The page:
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How 'A Wrinkle in Time' changed the universe for one Seattle scientist

The Crab Nebula was one of the first objects that NASA’s Chandra X-ray Observatory examined with its sharp X-ray vision.
Flickr Photo/ NASA's Marshall Space Flight Center (CC BY NC 2.0)/https://flic.kr/p/249nNXy
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The Crab Nebula was one of the first objects that NASA’s Chandra X-ray Observatory examined with its sharp X-ray vision.";

As an undergrad at MIT, Emily Levesque discovered the three largest stars in the known universe. She was drawn to the project because of a long-seeded fascination with black holes.

That inspiration came from a book she read when she was eight — “A Wrinkle in Time,” which has now been released as a grand production for the big screen.

“I actually think that I would not have been involved in that project and would not have discovered those stars if it hadn’t been for ‘A Wrinkle in Time’” she told Bill Radke, speaking on KUOW’s The Record.

“I loved that it was a book about science and it was a book that was using physics as a tool for exploring the universe.”

The story (quickly told by Levesque) is about Meg, whose father is a scientist that disappeared. Her younger brother introduces three mystical beings into the family’s lives. They take the children on a journey through the universe to find and rescue their father.

Levesque said she really connected with Meg, who is seen as a glasses-wearing oddball in the book.

“As somebody that got teased in school for being the kid interested in science, it was so awesome to see a character like that as the hero” she said.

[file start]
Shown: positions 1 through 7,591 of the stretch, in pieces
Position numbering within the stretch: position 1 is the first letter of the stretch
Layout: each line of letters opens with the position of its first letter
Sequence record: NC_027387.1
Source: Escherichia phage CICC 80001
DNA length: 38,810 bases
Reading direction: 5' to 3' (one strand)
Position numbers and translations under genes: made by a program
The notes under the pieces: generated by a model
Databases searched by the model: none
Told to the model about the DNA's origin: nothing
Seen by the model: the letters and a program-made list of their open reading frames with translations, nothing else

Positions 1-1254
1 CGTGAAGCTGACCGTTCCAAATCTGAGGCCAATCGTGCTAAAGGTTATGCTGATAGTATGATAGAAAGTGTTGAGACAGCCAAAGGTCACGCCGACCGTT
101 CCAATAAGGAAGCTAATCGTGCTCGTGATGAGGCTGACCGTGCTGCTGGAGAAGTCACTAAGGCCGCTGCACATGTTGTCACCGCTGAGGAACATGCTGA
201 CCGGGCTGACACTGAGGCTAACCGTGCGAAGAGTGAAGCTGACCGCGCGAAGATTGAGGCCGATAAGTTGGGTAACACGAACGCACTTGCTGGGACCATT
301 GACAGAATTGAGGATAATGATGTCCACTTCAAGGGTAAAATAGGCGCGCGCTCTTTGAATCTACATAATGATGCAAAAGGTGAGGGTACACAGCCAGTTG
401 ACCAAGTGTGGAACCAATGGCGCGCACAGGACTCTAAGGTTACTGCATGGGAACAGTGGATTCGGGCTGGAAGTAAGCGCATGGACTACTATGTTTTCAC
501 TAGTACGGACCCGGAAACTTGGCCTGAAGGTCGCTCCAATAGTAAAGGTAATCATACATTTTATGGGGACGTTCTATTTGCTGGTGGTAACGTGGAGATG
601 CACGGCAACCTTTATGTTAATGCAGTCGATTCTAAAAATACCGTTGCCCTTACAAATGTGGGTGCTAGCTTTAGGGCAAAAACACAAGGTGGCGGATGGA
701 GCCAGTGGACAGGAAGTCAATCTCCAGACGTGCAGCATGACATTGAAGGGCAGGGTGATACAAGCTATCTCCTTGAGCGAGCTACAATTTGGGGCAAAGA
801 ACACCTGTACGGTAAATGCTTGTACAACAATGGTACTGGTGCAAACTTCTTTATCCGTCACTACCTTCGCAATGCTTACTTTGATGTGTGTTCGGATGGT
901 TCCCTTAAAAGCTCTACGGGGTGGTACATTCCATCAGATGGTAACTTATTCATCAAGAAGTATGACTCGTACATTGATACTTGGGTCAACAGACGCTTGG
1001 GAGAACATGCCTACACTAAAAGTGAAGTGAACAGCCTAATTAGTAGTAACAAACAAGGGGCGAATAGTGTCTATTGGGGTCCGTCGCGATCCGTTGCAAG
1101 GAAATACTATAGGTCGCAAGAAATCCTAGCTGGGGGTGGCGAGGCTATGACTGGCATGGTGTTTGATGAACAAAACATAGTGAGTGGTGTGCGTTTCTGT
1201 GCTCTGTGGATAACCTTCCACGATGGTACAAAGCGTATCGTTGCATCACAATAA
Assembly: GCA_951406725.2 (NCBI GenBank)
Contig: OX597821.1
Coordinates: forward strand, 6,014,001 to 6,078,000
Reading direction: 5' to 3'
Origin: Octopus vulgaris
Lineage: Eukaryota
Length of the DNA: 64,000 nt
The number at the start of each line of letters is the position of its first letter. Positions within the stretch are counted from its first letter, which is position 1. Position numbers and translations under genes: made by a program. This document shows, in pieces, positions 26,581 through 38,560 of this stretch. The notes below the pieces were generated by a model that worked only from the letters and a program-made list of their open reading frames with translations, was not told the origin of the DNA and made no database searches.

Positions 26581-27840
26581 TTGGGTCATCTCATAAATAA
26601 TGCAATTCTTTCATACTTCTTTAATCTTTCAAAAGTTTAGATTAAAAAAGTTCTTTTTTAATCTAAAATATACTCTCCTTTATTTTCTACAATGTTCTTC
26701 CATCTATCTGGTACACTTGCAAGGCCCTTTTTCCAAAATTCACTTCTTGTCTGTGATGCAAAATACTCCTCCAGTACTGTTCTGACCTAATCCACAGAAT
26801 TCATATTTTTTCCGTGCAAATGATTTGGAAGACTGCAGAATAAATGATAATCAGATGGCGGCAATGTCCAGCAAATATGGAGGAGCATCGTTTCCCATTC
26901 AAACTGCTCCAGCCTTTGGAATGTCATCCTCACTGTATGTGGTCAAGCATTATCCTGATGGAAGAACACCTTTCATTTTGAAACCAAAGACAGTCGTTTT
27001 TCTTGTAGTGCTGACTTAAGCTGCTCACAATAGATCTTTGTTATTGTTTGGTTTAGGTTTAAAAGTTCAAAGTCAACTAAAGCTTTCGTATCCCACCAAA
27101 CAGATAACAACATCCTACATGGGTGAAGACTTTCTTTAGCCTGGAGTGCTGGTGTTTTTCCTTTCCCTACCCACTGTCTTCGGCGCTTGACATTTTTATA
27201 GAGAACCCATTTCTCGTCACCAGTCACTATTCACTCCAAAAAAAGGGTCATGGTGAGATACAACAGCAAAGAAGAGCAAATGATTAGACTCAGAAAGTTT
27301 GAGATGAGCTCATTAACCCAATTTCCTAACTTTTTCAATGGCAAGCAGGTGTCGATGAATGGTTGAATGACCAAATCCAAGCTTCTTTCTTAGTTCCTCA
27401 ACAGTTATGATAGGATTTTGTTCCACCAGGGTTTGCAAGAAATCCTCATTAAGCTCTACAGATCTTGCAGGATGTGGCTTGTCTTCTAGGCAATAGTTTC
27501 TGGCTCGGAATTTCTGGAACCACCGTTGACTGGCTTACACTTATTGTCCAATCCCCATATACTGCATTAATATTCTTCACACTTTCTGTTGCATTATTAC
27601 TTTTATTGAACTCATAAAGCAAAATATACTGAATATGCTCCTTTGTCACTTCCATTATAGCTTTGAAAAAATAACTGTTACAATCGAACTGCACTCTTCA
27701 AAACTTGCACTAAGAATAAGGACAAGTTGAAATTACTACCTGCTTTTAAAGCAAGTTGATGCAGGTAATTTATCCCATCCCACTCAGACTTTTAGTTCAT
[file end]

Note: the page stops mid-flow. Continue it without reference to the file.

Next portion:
Levesque said that growing up, she was lucky her family never made an issue of her gender. She was just a kid who liked science and digging for dinosaur bones in the backyard.

“That lack of emphasis helped me just be a kid and just be a scientist. And I like seeing that reflected now when I go back and reread the book,” Levesque said.

Having a mother who was a children’s librarian helped feed an early and enthusiastic reader. Levesque emphasizes how important it is to bring science, literature and the arts together.

“I hate the idea that there are creative and artsy people and there are science and math people, and they’re very separate things. Because in my experience, there is so much overlap there,” she said.

She said part of the problem is the two subjects are taught separately in school, but creative thinking and communicating scientific concepts are key elements for pushing science forward.

She gave KUOW a wish list for the culture of science. It includes getting people excited about science and understanding why people research what they do.

“Science is done by people, by humans, and this passion and curiosity is really what’s driving scientists. So much of that directly creates the types of discoveries that we make," she said.

"Having more understanding of that, and as a result, more financial support for science, is only going to help how science is done and really help humanity."

Levesque speaks about “A Wrinkle in Time” in greater detail on the pilot episode of “The Deep,” a podcast about the childhood books where we found inspiration.

Produced for the Web by Kara McDermott.

Year started with KUOW: 1985 – 1986, 1991 – 2004, 2012